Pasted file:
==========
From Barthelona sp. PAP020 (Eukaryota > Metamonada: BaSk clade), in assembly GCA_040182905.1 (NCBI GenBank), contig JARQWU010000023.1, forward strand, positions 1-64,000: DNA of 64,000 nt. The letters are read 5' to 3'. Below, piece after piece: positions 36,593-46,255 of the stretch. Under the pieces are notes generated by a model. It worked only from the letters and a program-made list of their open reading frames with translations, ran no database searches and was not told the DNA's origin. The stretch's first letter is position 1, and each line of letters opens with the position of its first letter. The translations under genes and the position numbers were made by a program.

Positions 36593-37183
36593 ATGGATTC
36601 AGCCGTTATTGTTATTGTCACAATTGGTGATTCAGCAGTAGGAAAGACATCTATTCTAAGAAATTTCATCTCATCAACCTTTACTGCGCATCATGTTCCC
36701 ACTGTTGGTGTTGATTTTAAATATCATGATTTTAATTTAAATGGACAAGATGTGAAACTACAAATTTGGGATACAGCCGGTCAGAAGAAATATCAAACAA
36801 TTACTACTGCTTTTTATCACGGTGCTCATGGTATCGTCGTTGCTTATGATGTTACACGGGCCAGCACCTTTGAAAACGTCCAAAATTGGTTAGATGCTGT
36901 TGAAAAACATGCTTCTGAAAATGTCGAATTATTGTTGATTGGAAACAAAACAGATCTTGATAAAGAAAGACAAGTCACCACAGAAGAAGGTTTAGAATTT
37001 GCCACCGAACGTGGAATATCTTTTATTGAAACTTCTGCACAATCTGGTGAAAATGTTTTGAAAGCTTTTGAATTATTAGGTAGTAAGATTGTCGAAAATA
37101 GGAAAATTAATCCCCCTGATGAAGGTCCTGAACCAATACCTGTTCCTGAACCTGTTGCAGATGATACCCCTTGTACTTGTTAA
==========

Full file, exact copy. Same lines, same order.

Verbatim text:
From Barthelona sp. PAP020 (Eukaryota > Metamonada: BaSk clade), in assembly GCA_040182905.1 (NCBI GenBank), contig JARQWU010000023.1, forward strand, positions 1-64,000: DNA of 64,000 nt. The letters are read 5' to 3'. Below, piece after piece: positions 36,593-46,255 of the stretch. Under the pieces are notes generated by a model. It worked only from the letters and a program-made list of their open reading frames with translations, ran no database searches and was not told the DNA's origin. The stretch's first letter is position 1, and each line of letters opens with the position of its first letter. The translations under genes and the position numbers were made by a program.

Positions 36593-37183
36593 ATGGATTC
36601 AGCCGTTATTGTTATTGTCACAATTGGTGATTCAGCAGTAGGAAAGACATCTATTCTAAGAAATTTCATCTCATCAACCTTTACTGCGCATCATGTTCCC
36701 ACTGTTGGTGTTGATTTTAAATATCATGATTTTAATTTAAATGGACAAGATGTGAAACTACAAATTTGGGATACAGCCGGTCAGAAGAAATATCAAACAA
36801 TTACTACTGCTTTTTATCACGGTGCTCATGGTATCGTCGTTGCTTATGATGTTACACGGGCCAGCACCTTTGAAAACGTCCAAAATTGGTTAGATGCTGT
36901 TGAAAAACATGCTTCTGAAAATGTCGAATTATTGTTGATTGGAAACAAAACAGATCTTGATAAAGAAAGACAAGTCACCACAGAAGAAGGTTTAGAATTT
37001 GCCACCGAACGTGGAATATCTTTTATTGAAACTTCTGCACAATCTGGTGAAAATGTTTTGAAAGCTTTTGAATTATTAGGTAGTAAGATTGTCGAAAATA
37101 GGAAAATTAATCCCCCTGATGAAGGTCCTGAACCAATACCTGTTCCTGAACCTGTTGCAGATGATACCCCTTGTACTTGTTAA